Sunday, October 26, 2008

Surrey International Writers' Conference - Day Four

Ahhh...I've had my afternoon nap and now feel ready to face the rest of the day at the Surrey International Writers' Conference.

Reflect on This: At our forum party last night I was talking to Rachel Vater, agent extraordinaire. I asked her how many new clients she takes on each year. The answer, 8-10. 8-10 clients ONLY in a year. So, if a typical agent is getting 500 - 1,000 queries a month, 6,000 - 12,000 queries a year, and out of that hoard, they are only signing 8-10 new clients, imagine the chances of any ONE agent selecting your query, and then manuscript out of their pile. This just highlights that not only does your novel need to be well written, and you need to develop a really wonderful query letter, but that you need to really persevere when querying agents. In order to be selected by a particular agent, you need to be in their top 10 picks of the entire year. But if not this agent, then another. It may just be that they have their picks for the year.

Maybe this doesn't come as a revelation for anyone else, but for me it really highlighted just how competitive this business is.

How was the forum party? Wonderful, as always. Thank you to Kathy Chung and everyone else who helped organize the event. Diana Gabaldon read a selection from a story she and her son, Sam, are working on for an anthology. If the snippet is any indication, Sam's writing is as entertaining as his mother's and the anthology will be well worth buying. Michael Slade also read from his current book, Crucified. This is his take on a DaVinci Code style book, with puzzles and locked rooms. I loved hearing about his research, particularly on crucifixion. I won't describe it here. Let's just say Michael is a bit of a gory writer. Not my thing, but he is a riveting oral story teller and I always enjoy listening to him talk.

So, what did I learn today?

Donald Maass - Fear in Fiction:
This morning I went to Don Maass's Fear in Fiction session. Don's classes are wonderful because, no matter what his topic, he always makes you come up with new ideas to make your book stronger. Perhaps he ought to switch to weekly podcasts. Although his emphasis was on thriller and horror books - books that make you stay up all night with the lights on out of fear, the focus was really on creating believable villains. The thing that makes villains scary is that they are able to accomplish what we might otherwise consider unbelievable. Think your local shopping mall is safe from terrorists? Now, write a villain that eliminates all those improbabilities and makes the attack believable. THAT is what creates fear in fiction.

As always, Don offered an exercise. These are always more effective when your sitting in a room and have nothing else to do but sit there and think about his questions (he leaves VERY LARGE empty periods of time for you to think about what he's just asked). Even if you don't have an immediate answer, after about 5 or 10 minutes of sitting there thinking about his questions, something always comes (testament to the power of boring your muse into action). So, the exercise today is to answer the questions: What is the most unlikely or improbably event in your story? Why wouldn't this happen in the real world? What makes this event unbelievable? Now, ask yourself this another 20 times.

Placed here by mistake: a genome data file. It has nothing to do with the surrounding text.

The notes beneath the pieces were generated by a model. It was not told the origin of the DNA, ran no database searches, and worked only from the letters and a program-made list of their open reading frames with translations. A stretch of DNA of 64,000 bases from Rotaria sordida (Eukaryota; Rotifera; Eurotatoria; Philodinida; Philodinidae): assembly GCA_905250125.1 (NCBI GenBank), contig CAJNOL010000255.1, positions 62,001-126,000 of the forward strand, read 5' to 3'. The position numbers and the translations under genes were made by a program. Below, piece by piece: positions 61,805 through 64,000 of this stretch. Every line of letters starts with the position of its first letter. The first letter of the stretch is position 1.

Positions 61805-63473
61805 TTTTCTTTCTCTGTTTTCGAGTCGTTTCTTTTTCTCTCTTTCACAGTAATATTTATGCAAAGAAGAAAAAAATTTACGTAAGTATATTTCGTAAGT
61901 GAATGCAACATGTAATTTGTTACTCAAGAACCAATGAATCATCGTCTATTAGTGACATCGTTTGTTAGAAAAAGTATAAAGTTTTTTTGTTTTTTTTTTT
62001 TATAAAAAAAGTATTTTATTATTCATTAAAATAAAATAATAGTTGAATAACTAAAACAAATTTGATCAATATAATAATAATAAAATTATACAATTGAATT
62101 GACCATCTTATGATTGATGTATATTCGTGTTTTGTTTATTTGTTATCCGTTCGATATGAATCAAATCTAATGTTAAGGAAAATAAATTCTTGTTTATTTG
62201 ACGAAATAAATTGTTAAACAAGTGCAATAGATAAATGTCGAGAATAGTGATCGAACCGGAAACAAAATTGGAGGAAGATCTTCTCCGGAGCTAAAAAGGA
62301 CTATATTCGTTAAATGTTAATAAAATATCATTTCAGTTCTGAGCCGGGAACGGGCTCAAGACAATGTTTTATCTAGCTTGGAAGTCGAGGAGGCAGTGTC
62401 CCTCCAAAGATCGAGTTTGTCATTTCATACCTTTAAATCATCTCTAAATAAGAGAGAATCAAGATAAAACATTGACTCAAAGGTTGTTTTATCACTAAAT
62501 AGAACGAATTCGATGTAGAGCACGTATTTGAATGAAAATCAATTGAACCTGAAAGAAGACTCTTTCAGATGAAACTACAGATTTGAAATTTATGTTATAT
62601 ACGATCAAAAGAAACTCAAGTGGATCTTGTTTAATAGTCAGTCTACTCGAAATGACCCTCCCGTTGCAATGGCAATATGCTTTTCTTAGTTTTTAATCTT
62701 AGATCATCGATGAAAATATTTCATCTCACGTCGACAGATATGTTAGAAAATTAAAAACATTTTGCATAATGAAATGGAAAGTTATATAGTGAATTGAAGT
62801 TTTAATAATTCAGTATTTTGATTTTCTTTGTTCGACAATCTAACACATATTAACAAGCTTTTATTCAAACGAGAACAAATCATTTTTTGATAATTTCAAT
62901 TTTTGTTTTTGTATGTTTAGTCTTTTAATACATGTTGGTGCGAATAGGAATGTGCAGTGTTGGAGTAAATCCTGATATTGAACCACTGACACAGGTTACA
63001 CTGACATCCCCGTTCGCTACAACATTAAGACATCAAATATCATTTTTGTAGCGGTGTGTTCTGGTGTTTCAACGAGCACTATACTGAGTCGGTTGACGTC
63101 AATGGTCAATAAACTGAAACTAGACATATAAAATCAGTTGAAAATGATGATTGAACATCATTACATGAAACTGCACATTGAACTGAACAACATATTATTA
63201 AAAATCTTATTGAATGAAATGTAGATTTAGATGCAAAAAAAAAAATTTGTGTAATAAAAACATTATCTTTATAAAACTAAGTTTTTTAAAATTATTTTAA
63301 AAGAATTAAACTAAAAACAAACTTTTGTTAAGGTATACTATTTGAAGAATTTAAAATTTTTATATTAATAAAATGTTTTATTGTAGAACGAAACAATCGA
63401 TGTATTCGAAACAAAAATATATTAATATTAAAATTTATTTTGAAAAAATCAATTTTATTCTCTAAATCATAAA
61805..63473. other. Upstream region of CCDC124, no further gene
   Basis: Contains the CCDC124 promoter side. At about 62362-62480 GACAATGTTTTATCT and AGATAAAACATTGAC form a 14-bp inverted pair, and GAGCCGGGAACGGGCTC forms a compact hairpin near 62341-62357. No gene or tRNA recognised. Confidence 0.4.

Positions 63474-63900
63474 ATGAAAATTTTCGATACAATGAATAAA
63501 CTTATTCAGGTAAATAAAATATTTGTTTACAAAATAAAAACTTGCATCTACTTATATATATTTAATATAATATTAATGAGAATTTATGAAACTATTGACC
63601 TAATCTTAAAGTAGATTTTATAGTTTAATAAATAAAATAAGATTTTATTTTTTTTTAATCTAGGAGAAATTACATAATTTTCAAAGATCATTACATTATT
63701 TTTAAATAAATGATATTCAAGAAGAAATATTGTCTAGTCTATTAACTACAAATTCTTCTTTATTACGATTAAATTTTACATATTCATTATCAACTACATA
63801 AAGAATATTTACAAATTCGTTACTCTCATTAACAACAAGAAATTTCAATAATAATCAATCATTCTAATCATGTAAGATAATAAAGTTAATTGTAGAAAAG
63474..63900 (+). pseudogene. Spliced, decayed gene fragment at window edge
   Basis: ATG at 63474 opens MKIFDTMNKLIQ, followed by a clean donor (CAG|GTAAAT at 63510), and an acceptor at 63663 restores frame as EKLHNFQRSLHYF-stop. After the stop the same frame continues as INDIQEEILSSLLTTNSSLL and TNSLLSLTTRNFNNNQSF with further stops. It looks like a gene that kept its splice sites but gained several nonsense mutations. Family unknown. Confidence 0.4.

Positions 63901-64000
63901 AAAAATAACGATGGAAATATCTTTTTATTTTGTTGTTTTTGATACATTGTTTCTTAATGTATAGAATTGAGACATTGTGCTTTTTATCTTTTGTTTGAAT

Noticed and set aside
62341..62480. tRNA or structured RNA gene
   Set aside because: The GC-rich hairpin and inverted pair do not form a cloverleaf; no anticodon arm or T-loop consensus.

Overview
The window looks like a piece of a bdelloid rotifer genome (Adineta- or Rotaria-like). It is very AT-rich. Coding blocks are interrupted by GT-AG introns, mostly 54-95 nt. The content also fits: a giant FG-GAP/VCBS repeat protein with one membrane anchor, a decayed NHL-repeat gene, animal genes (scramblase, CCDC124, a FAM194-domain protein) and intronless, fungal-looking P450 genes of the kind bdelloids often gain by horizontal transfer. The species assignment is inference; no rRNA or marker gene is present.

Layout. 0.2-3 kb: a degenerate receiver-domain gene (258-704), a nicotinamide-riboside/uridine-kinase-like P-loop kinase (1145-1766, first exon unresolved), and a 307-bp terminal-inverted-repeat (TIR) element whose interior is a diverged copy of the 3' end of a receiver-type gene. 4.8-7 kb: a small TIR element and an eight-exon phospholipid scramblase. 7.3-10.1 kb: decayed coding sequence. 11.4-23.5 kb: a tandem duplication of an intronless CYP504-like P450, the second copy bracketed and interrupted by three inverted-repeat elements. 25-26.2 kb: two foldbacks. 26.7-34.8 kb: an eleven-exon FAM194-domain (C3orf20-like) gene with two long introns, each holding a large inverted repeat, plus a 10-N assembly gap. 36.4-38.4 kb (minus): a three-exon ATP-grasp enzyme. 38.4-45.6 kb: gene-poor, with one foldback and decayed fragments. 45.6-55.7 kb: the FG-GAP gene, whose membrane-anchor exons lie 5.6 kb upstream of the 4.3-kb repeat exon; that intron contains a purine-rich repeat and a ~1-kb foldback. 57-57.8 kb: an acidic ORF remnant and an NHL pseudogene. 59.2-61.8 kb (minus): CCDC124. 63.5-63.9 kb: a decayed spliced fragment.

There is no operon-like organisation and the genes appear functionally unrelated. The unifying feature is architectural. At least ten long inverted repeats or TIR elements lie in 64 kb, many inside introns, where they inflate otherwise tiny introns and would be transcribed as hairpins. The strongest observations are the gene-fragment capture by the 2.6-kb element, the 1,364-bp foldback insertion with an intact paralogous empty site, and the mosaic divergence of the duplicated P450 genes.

Once you have your list of 20 reasons why the event wouldn't happen, or your antagonist couldn't or wouldn't do what he did, start finding explanations or strategies to get around these obstacles.

Don's other advice: Make your monsters human. Villains who are so evil that they seem to be caricatures of evilness are not scary - they are unbelievable. Make them human - give them human wants, desires, opinions, daily activities and they seem more real and, ultimately, scarier.

Show and Tell, by Robert Sawyer
I attended this workshop not because "show, don't tell" is a new concept, but because the description included a promised discussion of when telling can be used effectively. Mr. Sawyer provided many good examples (an entire handout) of converting "telling" into "showing". Always good to get new ideas. Here is a short list (without discussion) of when telling can be effective:

  • Very brief instances of conveying backstory
  • Bridge over boring, no tension activities (a drive to the airport). Transitions.
  • Descriptions to provide information the reader needs to know, now. For example, if we need to know the room has a fire-escape because we'll need it soon, then include it. Otherwise, there is no need to include it in a description of the room. Readers will provide their own details. Writer's don't need to stage the scenery.
  • Move tension along in quicker scenes with a fast pace (showing takes longer than telling)
  • Briefly set the scene

How do you convey important information - for example in a legal thriller, or medical thriller, or historical? You have an interesting character telling another character who needs to know! WHEN THEY NEED TO KNOW IT. (Where is that fire escape? It's right there! Now go!)

That's all for now. I'll post some interesting links provided by presenters, as well as book recommendations from presenters next week. In the meantime, stop reading blogs and go write!


Jennifer Hendren said...


Sounds like it was a great conference! Look forward to hearing more. :)


Anonymous said...


What a great conference you had! Thanks so much for sharing.


Jenny Graman Meyer said...

Jen and Rhonddalyn,
Thanks for reading! I'm working on my detailed notes now andn will put them up on the forum sometime today.

Next year we need to see both of you there!

Tara Parker said...


Thank you so much for everything this weekend. It was so nice to finally meet you.

I don't think I would have felt nearly as comfortable if I hadn't spent most of Friday night hanging on the couch with you!